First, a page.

One day in and a summit finish already. The Col du Béal is a long slog on a rough road and if it’s not Alpine, it’s still a tough climb. It won’t select the winner it will thin down the list of contenders and pretenders all while offering some scenic roads.
Stage 1 Wrap
The top-10 had a tight grouping of top shots with a mix of prologue specialists, early starters and GC big names. There were 22 riders within 10 seconds of Alberto Contador. Then Chris Froome came in eight seconds clear.
Stylistically the contest was varied. Froome was in an aero tuck for much of the climb while Contador was out of the saddle. On the approach to the line Contador was shuffling in the saddle like a dog trying to scratch its anus, every few seconds saw him wipe forward. It had seemed he’d worked on his position to stop his but the shuffle was back. It’s not worth eight seconds. Meanwhile Vincenzo Nibali wears the mountains jersey after clocking the fastest time to the top of the climb.
As for the others Trek’s talent Bob Jungels was in the hot seat for much of the day. An early starter he benefited from lighter winds and also had a slow rider to catch, always an extra incentive. Michał Kwiatkowski didn’t live up to expectations but there were no big GC disasters. But the descent was awkward and both Yoann Offredo and Sebastian Langeveld fell.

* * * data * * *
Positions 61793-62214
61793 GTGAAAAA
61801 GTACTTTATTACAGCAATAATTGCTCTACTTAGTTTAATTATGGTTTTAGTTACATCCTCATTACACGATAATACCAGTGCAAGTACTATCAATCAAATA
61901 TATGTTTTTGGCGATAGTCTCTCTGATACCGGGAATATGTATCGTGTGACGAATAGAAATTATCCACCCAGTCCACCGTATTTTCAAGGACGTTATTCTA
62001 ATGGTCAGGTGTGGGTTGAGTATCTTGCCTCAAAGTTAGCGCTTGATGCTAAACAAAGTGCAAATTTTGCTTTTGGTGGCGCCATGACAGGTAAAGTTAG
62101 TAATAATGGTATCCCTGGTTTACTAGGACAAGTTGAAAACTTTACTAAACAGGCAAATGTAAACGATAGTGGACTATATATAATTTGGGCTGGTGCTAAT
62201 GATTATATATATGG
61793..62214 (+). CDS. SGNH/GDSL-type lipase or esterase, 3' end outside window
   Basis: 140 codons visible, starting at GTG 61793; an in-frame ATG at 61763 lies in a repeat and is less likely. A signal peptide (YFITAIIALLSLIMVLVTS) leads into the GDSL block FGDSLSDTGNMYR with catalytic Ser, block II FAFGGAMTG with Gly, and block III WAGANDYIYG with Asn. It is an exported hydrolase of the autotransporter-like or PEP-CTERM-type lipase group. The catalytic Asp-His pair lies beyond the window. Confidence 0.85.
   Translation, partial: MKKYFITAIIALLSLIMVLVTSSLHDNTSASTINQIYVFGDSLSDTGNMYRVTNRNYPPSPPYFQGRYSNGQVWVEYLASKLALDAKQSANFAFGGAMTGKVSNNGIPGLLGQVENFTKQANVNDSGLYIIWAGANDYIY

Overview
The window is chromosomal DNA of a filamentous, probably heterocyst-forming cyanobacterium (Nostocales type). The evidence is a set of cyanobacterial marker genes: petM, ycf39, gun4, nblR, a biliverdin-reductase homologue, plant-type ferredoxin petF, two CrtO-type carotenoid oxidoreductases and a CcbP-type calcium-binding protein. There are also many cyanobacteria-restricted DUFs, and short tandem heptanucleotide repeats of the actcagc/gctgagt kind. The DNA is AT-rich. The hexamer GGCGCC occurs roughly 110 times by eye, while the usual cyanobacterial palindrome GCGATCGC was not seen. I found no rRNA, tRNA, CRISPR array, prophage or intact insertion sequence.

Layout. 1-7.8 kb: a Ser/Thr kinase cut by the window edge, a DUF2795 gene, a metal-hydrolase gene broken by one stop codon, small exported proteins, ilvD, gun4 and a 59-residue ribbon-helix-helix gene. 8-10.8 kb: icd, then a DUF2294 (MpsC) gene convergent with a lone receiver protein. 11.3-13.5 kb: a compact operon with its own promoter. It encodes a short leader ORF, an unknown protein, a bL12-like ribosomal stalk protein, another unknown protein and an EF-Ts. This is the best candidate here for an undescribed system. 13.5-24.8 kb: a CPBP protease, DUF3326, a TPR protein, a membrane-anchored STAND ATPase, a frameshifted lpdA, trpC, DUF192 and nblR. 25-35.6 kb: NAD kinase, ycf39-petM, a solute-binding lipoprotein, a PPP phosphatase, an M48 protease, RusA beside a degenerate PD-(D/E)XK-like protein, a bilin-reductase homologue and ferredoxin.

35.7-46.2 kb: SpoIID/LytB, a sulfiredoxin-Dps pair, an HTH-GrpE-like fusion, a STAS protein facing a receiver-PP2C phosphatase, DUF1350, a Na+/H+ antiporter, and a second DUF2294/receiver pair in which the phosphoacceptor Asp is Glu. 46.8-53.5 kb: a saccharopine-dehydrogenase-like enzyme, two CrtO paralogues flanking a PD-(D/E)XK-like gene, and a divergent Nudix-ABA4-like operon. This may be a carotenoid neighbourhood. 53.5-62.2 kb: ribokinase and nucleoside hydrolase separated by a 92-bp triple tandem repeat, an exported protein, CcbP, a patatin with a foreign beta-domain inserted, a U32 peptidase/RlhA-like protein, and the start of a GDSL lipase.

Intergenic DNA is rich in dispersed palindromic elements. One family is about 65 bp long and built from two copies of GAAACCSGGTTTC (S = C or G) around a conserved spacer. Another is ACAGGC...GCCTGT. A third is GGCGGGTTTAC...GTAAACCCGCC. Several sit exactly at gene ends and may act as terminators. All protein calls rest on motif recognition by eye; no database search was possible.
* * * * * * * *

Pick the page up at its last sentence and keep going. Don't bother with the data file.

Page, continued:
- Km 5.5 – Côte de Saint-Marcel-l’Éclairé, 5km, 6.1% – category 4
- Km 16.5 – Côte d’Albigny, 2.3km, 5.5% – category 4
- Km 90.5 – Côte de Bard, 6.3km, 5.3% – category 2
- Km 100.5 – Col de la Croix de l’Homme Mort, 5.6km, 5.6% – category 2
- Km 115.0 – Col des Pradeaux, 7.3km, 3.6% – category 3
- Km 156.0 – Col du Béal, 13.6km, 6.6% – category H
The Route: the start is in Tarare, a stage finish in last year’s race and an industrial town that’s lost most of its industry. It’s also the starting point for one side of the Col du Pin Bouchain, the first ever mountain pass used in the Tour de France. The Dauphiné takes another route out but it’s still uphill. A series of climbs await but they’re on reasonable roads rather than sideroads and often tackled in the big ring.
The Finish: we can categorise everything from deep sea bacteria to exoplanets but it seems ASO still finds some climbs are hors catégorie or beyond categorisation. It’s always an inflationary label but today it seems excessive given the Col du Béal is listed as 13.6km long at 6.6%. Hardly a killer.
It’s still a tough climb, especially because the soft early slopes mean above average gradients later on and the road rears up to 9-10% before the village of St Pierre for a good while and then again after the village. To make it that bit harder this is no ski station highway, instead it’s a rural road and if it’s been resurfaced recently – for the race? – it’s still a rasping road surface that’s as rough as a cat’s tongue. It snakes up via woodland most of the way but the final section is exposed and bleak, awkward if it’s windy.